December 2014 Network Journal
Prepper’s Home Defense: Security Strategies to Protect Your Family by Any Means Necessary
by Jim Cobb
eBook $9.98; paperback $15.95
Reviewed by Gila Hayes
Preppers–folks who lay in supplies, learn how to be self-reliant, and practice emergency drills–share many parallel interests with armed citizens and indeed the overlap between the two demographic groups is substantial. Just as we have a broad selection of literature about armed self defense, prepping has stimulated a vigorous selection of instructive books on getting ready for hard times.
Interested in what was being taught beyond storing food, I recently read Jim Cobb’s Prepper’s Home Defense book this month. Cobb establishes that his book is intended to address “the time frame that begins with the disaster and ends with order being restored,” because his recommendations include protecting property: one’s home or place of retreat during the emergency as well as defending essential supplies. Under current conditions, using deadly force to protect property is unjustifiable. He adds that his most sincere hope is that his readers never need to implement the solutions he outlines.
While planning is good, Cobb advocates practice runs on strategies going beyond acquiring supplies. Escape routes and slipping away from a retreat that has become untenable is discussed as is setting up hard-to-breach perimeters and patrolling and protecting those lines. He offers specifics for shoring up weak doors, windows, walls and the outer perimeter, as well as some creative thinking about obstacles and detection systems.
Cobb is no fan of the safe room concept applied to long-term emergencies because retreat to an enclosed area depends on eventual police rescue.
“In most situations I can envision occurring in a world without the rule of law, I believe safe rooms would become nothing more than convenient death traps,” he stresses.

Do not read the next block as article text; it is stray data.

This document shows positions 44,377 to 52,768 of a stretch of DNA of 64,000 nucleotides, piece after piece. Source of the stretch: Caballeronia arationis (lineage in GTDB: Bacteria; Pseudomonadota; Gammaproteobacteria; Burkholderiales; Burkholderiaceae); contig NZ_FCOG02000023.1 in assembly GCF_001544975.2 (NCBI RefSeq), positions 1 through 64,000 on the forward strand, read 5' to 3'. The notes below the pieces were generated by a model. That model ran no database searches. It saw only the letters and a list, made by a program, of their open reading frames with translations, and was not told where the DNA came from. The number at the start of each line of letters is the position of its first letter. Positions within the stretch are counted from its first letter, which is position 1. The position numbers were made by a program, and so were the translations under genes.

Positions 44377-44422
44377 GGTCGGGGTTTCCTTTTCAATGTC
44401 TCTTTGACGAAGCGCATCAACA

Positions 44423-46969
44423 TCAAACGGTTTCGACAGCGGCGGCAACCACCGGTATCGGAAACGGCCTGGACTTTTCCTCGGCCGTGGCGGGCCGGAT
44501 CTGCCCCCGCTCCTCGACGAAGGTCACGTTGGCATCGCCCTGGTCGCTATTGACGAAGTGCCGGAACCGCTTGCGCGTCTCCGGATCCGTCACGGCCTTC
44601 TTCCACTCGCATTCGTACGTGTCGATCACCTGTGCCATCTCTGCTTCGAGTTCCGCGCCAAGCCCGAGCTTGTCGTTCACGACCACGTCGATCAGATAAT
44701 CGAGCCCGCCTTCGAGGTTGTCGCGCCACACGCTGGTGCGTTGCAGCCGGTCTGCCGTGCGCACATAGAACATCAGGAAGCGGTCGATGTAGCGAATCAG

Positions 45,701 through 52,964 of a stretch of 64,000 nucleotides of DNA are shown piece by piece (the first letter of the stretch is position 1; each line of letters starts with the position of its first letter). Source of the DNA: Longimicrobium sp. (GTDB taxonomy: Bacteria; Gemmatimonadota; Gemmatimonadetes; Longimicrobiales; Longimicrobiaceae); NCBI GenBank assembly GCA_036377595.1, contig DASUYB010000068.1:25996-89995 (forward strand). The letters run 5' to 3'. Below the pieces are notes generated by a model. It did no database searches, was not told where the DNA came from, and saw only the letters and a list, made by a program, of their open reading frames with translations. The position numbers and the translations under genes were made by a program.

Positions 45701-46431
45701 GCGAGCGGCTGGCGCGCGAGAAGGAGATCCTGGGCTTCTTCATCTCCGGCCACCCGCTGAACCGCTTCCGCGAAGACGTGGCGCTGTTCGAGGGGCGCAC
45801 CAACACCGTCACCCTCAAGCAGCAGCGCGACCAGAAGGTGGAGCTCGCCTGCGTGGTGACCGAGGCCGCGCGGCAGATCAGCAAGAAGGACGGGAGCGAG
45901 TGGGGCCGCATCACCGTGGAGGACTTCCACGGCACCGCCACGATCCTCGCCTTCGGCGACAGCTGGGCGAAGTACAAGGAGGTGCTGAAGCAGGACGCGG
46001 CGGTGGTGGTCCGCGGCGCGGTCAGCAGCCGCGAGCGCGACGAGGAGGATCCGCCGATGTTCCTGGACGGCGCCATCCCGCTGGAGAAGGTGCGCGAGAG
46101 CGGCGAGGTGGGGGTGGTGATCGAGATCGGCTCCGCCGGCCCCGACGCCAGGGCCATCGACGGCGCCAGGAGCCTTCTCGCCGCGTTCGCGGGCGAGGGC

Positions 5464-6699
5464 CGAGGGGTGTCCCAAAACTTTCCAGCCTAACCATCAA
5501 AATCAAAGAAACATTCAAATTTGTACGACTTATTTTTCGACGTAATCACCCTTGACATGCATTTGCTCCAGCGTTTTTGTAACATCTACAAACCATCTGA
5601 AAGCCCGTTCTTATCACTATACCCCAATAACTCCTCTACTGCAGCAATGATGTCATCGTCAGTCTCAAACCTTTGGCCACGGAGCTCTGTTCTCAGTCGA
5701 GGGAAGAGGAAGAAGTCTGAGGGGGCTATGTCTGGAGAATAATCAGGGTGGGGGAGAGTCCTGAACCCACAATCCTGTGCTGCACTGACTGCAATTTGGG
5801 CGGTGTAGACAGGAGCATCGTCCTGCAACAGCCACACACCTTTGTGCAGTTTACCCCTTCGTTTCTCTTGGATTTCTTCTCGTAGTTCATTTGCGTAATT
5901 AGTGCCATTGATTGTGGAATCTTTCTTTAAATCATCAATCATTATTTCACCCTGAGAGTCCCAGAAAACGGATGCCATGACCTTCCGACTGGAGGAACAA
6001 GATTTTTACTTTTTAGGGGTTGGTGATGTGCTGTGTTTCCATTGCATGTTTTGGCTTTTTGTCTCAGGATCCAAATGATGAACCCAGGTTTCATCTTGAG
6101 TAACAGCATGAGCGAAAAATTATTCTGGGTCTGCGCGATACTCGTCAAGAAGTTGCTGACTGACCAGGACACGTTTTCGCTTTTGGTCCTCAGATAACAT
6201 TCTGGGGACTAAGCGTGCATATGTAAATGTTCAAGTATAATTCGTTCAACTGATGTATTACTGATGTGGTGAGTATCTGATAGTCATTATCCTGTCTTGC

Defense plans are introduced with the order of “Deter, Delay and Defend,” as Cobb points out that the awareness needed to avoid falling prey to roving predators “extends to communication with neighbors and other trusted people in your area.” He also discusses operational security in depth, noting that keeping your prepping activities secret begins now, to avoid being targeted for theft as hunger and desperation sets in within a day or two after an emergency disrupts services. “Reduce the motivation and you’ll reduce the risk,” he comments. During an emergency, additional steps to avoid standing out as a rich resource for predators include blocking light, noise and even odors that would tell the world that you are eating well and living in reasonable comfort, he teaches.
With many of Cobb’s strategies based on strength of numbers, he advocates forging alliances with like-minded neighbors, while taking care not to invite trouble from those who only want access to food and supplies without contributing anything to group well-being.
Teamwork also relies on communication, and Cobb gives advice on hand-held radios and their capabilities. For wider communications–listening to news and weather, or transmitting via shortwave radio or citizens band radios–he offers pro and con analysis of various radios. Scanners to monitor emergency services channels get his nod of approval, too. All require power, though, so early on he suggests that solar power charging equipment is worth the investment, too.
If planning to use radios to communicate conditions, needs or locations among family or neighbors, bear in mind that the communications will not be private, Cobb writes.